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INTERVIEW

The Art of Being Swell

Michael Cunningham: The Man Behind The Hours

By Allison C. Lewis
ARTS EDITOR

Michael Cunningham’s remarkable novel, The Hours, won the 1998 Pulitzer Prize and was made into an award-winning film with Nicole Kidman, Meryl Streep, and Julianne Moore. I had the opportunity to speak with Cunningham on the phone Friday.

Cunningham was honestly friendly though a bit haughty, perhaps because he’s sure of himself. But who wouldn’t be after having written a prize-winning novel? He exuded pleasant confidence, a personality trait I’m drawn to, and something that makes Michael Cunningham one swell guy. One swell writer, to be exact.

“Everybody says they’re a writer,” he says.

“Why do you write?”

“I just do.”

“Inspiration?”

He talks about his background. He was a high school student in Los Angeles, obsessed with an older girl who said to him, “Have you ever thought of being less stupid?” She told him to read Virginia Woolf. That’s when Cunningham first read and first loved Mrs. Dalloway. He admires the “beauty, complexity, [and] music” of Virginia Woolf’s writing, and so his fascination with writing and reading began. He had wanted to write about the “profound transforming experience of reading a book,” and The Hours sprang from this idea.

When comparing the book with the movie, Cunningham says he is hugely satisfied with the movie, though it has a life of its own. He first watched the movie in a “deranged” state.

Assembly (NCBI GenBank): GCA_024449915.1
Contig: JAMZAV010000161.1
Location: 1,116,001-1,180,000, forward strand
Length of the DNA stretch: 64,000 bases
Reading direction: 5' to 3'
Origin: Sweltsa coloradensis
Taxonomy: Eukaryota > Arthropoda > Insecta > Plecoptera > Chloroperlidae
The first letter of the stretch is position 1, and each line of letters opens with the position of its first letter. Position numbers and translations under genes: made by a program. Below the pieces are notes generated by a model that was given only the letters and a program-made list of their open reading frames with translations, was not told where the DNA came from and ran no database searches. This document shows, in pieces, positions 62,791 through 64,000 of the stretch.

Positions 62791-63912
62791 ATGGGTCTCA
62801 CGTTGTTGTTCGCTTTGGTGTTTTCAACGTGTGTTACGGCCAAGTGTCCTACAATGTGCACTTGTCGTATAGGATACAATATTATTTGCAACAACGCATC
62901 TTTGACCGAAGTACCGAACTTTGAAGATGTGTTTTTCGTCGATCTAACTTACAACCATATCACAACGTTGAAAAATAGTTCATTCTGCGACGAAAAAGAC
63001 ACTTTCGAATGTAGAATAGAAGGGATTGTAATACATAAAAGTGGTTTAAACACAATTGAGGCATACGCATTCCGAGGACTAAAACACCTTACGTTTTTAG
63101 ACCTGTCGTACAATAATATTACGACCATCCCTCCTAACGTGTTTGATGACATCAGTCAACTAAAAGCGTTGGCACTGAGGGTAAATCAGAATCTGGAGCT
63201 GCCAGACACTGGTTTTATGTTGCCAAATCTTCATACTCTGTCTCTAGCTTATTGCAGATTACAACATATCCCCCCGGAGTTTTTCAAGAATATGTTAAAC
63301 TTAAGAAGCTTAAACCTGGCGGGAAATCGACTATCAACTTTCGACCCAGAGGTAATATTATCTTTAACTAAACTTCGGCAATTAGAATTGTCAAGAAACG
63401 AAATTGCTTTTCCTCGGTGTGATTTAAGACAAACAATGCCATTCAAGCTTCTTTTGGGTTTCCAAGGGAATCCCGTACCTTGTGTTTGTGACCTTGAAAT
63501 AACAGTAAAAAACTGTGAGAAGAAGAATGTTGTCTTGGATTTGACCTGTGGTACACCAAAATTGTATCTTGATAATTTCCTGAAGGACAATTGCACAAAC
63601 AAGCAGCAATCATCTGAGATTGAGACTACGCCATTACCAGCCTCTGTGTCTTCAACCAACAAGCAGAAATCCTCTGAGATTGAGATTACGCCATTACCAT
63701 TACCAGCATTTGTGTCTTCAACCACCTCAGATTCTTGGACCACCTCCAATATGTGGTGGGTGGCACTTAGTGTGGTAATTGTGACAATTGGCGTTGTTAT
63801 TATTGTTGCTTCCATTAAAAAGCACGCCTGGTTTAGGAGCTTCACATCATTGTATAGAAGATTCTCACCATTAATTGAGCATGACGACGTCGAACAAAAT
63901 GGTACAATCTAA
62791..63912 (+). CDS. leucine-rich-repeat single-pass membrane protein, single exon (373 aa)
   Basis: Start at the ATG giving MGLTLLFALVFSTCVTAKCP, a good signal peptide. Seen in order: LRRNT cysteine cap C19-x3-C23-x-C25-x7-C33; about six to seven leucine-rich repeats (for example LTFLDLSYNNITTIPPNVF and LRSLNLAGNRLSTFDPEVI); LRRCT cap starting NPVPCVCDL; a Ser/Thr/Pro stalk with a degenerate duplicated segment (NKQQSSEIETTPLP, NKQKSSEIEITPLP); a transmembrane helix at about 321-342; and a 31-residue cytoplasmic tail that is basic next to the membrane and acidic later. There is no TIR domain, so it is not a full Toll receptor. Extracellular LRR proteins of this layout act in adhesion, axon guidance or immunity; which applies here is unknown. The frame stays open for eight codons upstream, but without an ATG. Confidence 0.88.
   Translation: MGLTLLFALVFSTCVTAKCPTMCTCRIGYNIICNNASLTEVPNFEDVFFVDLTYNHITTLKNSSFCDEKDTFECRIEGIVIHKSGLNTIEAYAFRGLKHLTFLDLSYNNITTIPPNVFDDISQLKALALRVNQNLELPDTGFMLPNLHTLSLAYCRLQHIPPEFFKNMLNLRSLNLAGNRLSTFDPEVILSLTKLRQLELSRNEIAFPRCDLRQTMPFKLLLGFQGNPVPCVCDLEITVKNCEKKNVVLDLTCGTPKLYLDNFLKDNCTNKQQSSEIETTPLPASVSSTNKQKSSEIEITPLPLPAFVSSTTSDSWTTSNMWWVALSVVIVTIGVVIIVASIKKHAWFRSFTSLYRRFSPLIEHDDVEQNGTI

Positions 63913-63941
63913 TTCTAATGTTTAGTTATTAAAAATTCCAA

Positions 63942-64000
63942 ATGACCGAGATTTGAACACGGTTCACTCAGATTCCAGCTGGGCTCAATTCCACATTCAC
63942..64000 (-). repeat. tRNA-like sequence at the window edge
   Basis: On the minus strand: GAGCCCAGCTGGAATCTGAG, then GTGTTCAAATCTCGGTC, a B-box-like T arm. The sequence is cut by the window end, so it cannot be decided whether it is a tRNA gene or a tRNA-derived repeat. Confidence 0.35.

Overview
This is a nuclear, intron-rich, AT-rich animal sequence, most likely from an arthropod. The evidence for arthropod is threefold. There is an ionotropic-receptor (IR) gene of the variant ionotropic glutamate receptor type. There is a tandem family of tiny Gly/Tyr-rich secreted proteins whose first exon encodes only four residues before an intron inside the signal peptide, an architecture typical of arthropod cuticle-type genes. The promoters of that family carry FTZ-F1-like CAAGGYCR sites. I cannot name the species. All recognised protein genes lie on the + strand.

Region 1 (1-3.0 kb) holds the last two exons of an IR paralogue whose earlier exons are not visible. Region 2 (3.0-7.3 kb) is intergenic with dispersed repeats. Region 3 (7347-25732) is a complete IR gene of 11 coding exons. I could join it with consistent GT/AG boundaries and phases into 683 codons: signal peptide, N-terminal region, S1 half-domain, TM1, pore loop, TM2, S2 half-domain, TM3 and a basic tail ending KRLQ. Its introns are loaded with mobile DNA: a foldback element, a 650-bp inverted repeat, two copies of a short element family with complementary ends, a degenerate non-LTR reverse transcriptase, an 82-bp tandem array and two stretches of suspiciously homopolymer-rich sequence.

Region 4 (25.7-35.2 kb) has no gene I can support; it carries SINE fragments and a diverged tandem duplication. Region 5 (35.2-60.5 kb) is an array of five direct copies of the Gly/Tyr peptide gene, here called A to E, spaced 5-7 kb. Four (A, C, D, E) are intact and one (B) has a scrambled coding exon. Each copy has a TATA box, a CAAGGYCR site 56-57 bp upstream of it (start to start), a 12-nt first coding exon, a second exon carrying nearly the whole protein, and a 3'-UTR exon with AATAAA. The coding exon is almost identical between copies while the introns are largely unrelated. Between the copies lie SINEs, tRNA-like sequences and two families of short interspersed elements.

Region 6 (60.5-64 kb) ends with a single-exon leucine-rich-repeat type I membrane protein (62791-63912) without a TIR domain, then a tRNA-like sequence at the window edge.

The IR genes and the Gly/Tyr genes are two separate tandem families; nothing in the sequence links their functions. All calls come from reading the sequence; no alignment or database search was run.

“[Watching the movie for the first time was] surreal, the strangest experience ... I couldn’t put it together.” By the second watching, he began to realize it’s a “work of art unto itself.” A work of art worthy of awards, for sure.

But he didn’t enjoy the Golden Globes: “Not that much fun, ... not a party at all,” he explains. For Cunningham, the after-parties were more worthwhile. He danced with Nicole Kidman and Jude Law.

When writing The Hours, he focused first on characters, writing about all kinds of people, based on the traits of people around him. “Composites,” he says. “Laura Brown is based [loosely] on my mother.” Then there’s the subtle theme of homosexuality in his writing. He explains, “As a gay man, I write about what I know.” He also calls himself “absolutely a feminist” and loves his “sisters.”

But writing The Hours held certain difficulties. Number One: Solitude. Which is why he loves living in New York. He never feels quite alone with “everybody in the world right out in the streets.” Number Two: Accepting that “this is the best I can do.” He explains that his work never turns out as planned and feels that it could always be better.

So, how was he able to tackle Virginia Woolf? How could he justify transforming her into a character, or taking on her writing style in his novel? Cunningham says he was terrified and embarrassed and found the task hugely daunting. He ended up, however, with one incredible novel.

The Hours is a day in the life of three amazing women -- “brilliant, tormented, inspired, complicated,” in his words. They convey a “sense of certain hope that survives the worst that can happen to people.” But why women?

“Because I am a woman,” he says, only half-jokingly. He goes on, “I’m only interested in writing about people different from me ... these are three brilliant, complicated women full of difficult emotion. [The story is] not easy, not light.”

And so he was surprised to find his “quirky” book and the subsequent movie become successful works of art. “It’s so difficult to produce anything good,” he says.

But Cunningham has written something good. He’s a writer, in every way, shape, and form. And, lucky for me, he’s also a pretty cool guy to talk to.